When an army soldier befriends the very Indians he is commissioned to fight, he discovers for the first time, who he truly is.

    Penpusher Posted on May 22, 2019 in Examples.
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      I agree that his need / goal should be objective (but possibly hinting at his subjective need), I don’t think you need ‘very’ and I’d consider changing ‘Indians’ to ‘American Indians’ or similar – as there is some discussion around the correct modern term for the indigenous peoples of the US: https://en.wikipedia.org/wiki/Native_Americans_in_the_United_States#Terminology_differences. Other than the fact that he’s supposed to fight them, I’m not sure what the soldier’s conflict is from the logline.

      Samurai Answered on May 29, 2019.

      Thanks. The right term American Indian is important.

      on May 31, 2019.
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        “Discovering  who he truly is” relates to the character’s subjective need; it is an unintended consequence of the action of the story.  However, loglines are not about unintended discoveries or subjective needs. Loglines are about objective wants,  about a protagonist’s intentional actions to attain a specific goal.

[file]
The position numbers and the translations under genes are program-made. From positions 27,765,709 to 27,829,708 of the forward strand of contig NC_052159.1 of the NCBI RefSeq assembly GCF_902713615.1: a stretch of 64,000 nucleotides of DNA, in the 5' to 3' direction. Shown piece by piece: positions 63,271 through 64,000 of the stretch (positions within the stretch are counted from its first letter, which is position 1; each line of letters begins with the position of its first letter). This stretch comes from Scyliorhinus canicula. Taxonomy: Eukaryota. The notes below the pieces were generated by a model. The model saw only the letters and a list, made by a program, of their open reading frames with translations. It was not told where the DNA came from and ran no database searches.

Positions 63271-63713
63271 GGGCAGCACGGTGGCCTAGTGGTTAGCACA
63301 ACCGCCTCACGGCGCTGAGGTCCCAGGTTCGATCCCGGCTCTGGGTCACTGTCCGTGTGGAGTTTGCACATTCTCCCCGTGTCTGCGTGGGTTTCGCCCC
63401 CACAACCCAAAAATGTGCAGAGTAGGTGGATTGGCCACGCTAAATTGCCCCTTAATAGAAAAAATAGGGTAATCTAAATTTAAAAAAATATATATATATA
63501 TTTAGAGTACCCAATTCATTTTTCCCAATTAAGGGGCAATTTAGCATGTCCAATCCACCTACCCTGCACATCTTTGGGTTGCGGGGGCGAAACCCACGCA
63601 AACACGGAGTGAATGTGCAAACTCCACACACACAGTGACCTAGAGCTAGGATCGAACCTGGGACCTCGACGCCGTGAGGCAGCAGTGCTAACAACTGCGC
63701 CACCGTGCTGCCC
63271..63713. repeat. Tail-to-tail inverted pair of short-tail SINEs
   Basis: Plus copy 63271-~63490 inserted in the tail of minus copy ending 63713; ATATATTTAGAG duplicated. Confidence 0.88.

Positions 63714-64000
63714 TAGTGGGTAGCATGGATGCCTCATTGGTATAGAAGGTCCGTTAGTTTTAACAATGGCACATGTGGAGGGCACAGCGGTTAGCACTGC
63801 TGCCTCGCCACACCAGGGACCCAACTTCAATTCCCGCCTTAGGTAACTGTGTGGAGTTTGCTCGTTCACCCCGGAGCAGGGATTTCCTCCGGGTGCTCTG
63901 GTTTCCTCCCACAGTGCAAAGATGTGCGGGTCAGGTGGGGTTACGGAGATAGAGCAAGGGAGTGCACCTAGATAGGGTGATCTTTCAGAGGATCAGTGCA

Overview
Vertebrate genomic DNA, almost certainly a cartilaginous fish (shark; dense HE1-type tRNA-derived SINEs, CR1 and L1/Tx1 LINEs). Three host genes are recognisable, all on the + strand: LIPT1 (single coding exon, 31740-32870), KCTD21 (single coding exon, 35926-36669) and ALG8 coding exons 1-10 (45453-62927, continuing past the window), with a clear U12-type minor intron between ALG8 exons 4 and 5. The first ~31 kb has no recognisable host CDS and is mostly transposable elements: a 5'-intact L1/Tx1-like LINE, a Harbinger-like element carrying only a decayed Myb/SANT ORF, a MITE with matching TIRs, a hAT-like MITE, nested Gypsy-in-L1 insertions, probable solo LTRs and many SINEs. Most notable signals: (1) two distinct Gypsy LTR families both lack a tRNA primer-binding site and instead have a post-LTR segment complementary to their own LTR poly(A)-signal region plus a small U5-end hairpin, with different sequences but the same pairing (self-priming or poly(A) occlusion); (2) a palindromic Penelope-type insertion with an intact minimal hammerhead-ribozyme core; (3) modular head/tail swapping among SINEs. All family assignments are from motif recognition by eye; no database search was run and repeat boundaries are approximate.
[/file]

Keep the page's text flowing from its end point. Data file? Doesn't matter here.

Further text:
For your consideration: a discussion thread of “Dances with Wolves” from last year.

        Singularity Answered on May 22, 2019.
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          In Dances with Wolves, does scene 206 when DWW says “I’ve never known who John Dunbar was ”  crystalize the protagonist’s driving need and the major beat?

          Penpusher Answered on May 22, 2019.
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